False-color image showing ozone concentrations above Antarctica on Oct. 2, 2015. Image: NASA/Goddard Space Flight Center

In 1989, amidst mounting scientific evidence, dozens of nations joined forces to sign a treaty aimed at halting the expansion of a massive hole in Earth’s ozone layer. Nearly thirty years later, the Montreal Protocol has done just that. But it has also done something its architects never intended. It has become one of America’s most effective tools in the fight against climate change.

That’s the surprising conclusion of a study published this week in Geophysical Research Letters, which takes a fresh look at the consequences of the nearly 30-year-old treaty that phased out chlorofluorocarbons (CFCs) and later, hydrochlorofluorocarbons (HCFCs), after scientists determined that these compounds were destroying ozone in Earth’s stratosphere. Since CFCs and HCFCs are also potent greenhouse gases, phasing them out has had a major impact on US climate pollution: Between 2008 and 2014, the Montreal Protocol led to greenhouse gas reductions with roughly half the benefit of all other climate regulations enacted by the EPA.

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“This is something that’s been talked about for a while, this dual benefit of the Montreal Protocol limiting damage to the ozone layer, also curtailing climate change,” Rachel Cleetus, climate policy manager and lead economist with the Climate and Energy program at the Union of Concerned scientists, told Gizmodo. “It’s because all these ozone depleting substances are also very potent global warming gases.”

Indeed, the CFCs and HCFCs used as refrigerator coolants, aerosol propellants, flame retardants, and more have heat-trapping potentials hundreds to thousands of times greater than carbon dioxide on a timescale of centuries. While prior research has highlighted the climate benefits of the Protocol on a global scale, the new study looked specifically at what its implementation meant for climate pollution in the US.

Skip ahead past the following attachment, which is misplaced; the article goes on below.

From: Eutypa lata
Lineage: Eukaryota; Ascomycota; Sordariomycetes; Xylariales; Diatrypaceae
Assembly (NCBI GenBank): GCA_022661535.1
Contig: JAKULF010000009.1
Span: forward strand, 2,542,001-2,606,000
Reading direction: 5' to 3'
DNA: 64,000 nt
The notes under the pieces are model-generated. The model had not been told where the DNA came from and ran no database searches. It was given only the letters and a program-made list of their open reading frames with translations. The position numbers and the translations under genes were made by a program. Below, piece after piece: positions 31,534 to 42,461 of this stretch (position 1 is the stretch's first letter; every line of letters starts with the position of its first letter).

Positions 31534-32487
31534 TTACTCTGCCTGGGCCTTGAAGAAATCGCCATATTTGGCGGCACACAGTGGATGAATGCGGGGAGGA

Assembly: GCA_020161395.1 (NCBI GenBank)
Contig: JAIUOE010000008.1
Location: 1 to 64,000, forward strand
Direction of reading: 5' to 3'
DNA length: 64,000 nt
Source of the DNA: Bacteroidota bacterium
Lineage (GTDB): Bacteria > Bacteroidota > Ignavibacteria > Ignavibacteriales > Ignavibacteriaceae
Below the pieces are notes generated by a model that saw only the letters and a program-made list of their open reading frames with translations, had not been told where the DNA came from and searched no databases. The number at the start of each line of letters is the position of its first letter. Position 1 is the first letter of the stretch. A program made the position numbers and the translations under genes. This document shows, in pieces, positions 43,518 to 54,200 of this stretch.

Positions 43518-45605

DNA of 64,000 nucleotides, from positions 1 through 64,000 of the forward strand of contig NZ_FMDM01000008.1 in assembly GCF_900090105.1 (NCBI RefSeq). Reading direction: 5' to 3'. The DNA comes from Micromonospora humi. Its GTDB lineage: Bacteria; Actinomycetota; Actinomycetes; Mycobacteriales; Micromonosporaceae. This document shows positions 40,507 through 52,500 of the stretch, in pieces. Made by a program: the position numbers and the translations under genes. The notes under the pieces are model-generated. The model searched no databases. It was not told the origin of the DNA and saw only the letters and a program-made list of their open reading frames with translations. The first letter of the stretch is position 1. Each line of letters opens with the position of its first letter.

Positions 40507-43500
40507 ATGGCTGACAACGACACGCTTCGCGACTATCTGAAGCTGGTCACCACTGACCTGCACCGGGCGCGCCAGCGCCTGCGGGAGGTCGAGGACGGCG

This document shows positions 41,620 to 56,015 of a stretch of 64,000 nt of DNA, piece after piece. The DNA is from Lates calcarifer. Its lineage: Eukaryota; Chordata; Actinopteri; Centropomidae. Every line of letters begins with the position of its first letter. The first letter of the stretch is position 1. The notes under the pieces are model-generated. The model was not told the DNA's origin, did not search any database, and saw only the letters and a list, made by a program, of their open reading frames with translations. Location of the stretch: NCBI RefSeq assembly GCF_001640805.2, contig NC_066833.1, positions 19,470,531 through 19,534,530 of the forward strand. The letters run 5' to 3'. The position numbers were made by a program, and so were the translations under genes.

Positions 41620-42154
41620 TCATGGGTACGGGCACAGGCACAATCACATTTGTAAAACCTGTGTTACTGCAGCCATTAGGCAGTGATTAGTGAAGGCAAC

Under the Montreal Protocol—which was enforced by the EPA’s Clean Air Act—the US saw a a near-complete phaseout of CFCs beginning in 1996, and a 95 percent decline in HCFCs since 1998. Pulling data from the National Oceanic Atmospheric Administration’s atmospheric monitoring network, Lei Hu from the University of Colorado Boulder and her colleagues demonstrated that from 2008 to 2014, the elimination of these substances had the equivalent climate impact of reducing CO2 emissions by 170 million tons per year. Projecting forward, the researchers found that the continued implementation of the Montreal Protocol and its amendments could shave some 500 million tons of CO2 off our carbon footprint annually by 2025, compared with 2005 emissions levels.

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For context, 500 million tons of CO2 is roughly a quarter of what we need to cut to meet our Paris Climate Agreement target, of reducing emissions 26 to 28 percent by 2025. It’s also close to the annual US emissions from the entire agriculture sector.

There is a catch: Today, the climate benefits of slashing CFCs and HCFCs are being offset, in part, by the use of hydrofluorocarbons (HFCs), which don’t destroy ozone like their nastier cousins, but are still hundreds to thousands of times more effective at trapping heat than CO2. The good news is, last year, the US and other countries adhering to the Montreal Protocol agreed to limit future production and consumption of HFCs, too, with the adoption of the Kigali amendment.

The legally-binding amendment, which mandates rich countries stop production and use of HFCs by 2018, was hailed by then-Secretary of State John Kerry as the “single most important step” in the fight against climate change. This, less than a week after 170 nations ratified the Paris Climate Agreement.

Of course, as positive as this is, we still need to bring down carbon emissions if we’re going to halt global warming. Unfortunately, Trump and EPA head Scott Pruitt are currently working to do the exact opposite, withdrawing the US from the Paris Agreement and unwinding Obama-era climate regulations. Perhaps the most important thing the Montreal Protocol has to offer today—aside from the immediate environmental benefits—is a salient reminder that meaningful action is possible.

“As a policy framework, [the Montreal Protocol] has been an incredible success,” Cleetus, who was not involved with the new study, said. “It’s pretty striking how quickly countries moved together. What’s also striking is how the protocol has matured and been updated over time.”

Kevin Trenberth, an atmospheric scientist at the National Center for Atmospheric Research, agreed. “This is a wonderful advertisement of the success of the Clean Air Act just at a time when it is being undermined by the Trump administration,” he told Gizmodo. “If one takes appropriate actions it has consequences and can indeed work.”

[Geophysical Research Letters]

Correction: An earlier version of this post stated that “the continued CFC/HCFC phaseout could shave some 500 million tons of CO2 off our carbon footprint annually by 2025.” In fact, to reach 500 million tons CO2-equivalent emissions reductions, the US will also need to implement a phaseout of HFCs as stipulated in the Kigali amendment. The text has been updated to reflect this.